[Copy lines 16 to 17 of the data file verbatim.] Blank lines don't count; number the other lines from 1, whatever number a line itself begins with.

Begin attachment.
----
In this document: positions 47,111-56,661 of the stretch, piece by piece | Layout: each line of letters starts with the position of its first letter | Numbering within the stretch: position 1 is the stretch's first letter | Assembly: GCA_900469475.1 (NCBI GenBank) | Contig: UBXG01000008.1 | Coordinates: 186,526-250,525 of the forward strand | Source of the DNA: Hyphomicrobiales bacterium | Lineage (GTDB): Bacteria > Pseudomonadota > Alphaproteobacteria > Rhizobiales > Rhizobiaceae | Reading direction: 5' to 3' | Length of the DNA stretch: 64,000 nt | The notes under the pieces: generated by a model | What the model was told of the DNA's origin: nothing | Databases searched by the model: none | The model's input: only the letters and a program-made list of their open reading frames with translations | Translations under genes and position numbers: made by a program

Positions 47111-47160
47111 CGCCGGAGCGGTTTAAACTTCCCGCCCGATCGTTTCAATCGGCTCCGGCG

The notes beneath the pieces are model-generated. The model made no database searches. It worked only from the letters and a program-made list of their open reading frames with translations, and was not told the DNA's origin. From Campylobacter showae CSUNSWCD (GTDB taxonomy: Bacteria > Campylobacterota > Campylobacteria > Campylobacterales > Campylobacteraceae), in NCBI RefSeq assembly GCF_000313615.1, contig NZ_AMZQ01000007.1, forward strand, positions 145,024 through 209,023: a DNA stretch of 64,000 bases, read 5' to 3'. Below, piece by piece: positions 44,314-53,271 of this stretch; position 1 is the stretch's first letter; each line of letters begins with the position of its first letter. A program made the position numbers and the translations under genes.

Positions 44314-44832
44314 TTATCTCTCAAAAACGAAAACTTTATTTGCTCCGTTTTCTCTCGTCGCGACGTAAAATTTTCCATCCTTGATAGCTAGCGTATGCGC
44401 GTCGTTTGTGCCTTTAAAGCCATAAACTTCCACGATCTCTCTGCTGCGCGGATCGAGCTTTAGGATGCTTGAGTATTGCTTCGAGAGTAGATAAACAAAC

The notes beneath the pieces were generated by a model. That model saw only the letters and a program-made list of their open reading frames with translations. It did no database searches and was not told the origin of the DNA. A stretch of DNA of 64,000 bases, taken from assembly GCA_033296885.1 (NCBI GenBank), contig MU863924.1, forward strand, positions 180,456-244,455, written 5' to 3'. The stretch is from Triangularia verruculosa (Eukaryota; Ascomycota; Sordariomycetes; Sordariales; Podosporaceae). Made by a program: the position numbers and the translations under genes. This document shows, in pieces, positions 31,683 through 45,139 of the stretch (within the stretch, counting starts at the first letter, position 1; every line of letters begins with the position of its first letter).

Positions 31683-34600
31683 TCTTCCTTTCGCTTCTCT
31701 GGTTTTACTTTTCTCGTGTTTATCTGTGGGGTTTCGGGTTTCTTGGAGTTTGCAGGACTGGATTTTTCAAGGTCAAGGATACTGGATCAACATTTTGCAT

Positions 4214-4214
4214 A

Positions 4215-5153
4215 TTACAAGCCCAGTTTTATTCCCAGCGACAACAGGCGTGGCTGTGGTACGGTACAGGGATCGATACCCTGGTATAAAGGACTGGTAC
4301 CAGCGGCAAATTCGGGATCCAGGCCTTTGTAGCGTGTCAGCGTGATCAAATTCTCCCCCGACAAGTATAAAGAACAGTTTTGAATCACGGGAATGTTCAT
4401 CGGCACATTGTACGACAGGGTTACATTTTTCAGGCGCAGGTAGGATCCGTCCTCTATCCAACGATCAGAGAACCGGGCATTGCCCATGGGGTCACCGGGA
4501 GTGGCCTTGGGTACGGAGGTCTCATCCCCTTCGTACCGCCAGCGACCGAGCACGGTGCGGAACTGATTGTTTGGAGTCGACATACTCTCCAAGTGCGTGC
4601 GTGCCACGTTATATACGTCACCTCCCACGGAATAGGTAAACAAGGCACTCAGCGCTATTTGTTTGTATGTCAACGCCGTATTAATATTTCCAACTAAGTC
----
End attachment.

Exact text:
4301 CAGCGGCAAATTCGGGATCCAGGCCTTTGTAGCGTGTCAGCGTGATCAAATTCTCCCCCGACAAGTATAAAGAACAGTTTTGAATCACGGGAATGTTCAT
4401 CGGCACATTGTACGACAGGGTTACATTTTTCAGGCGCAGGTAGGATCCGTCCTCTATCCAACGATCAGAGAACCGGGCATTGCCCATGGGGTCACCGGGA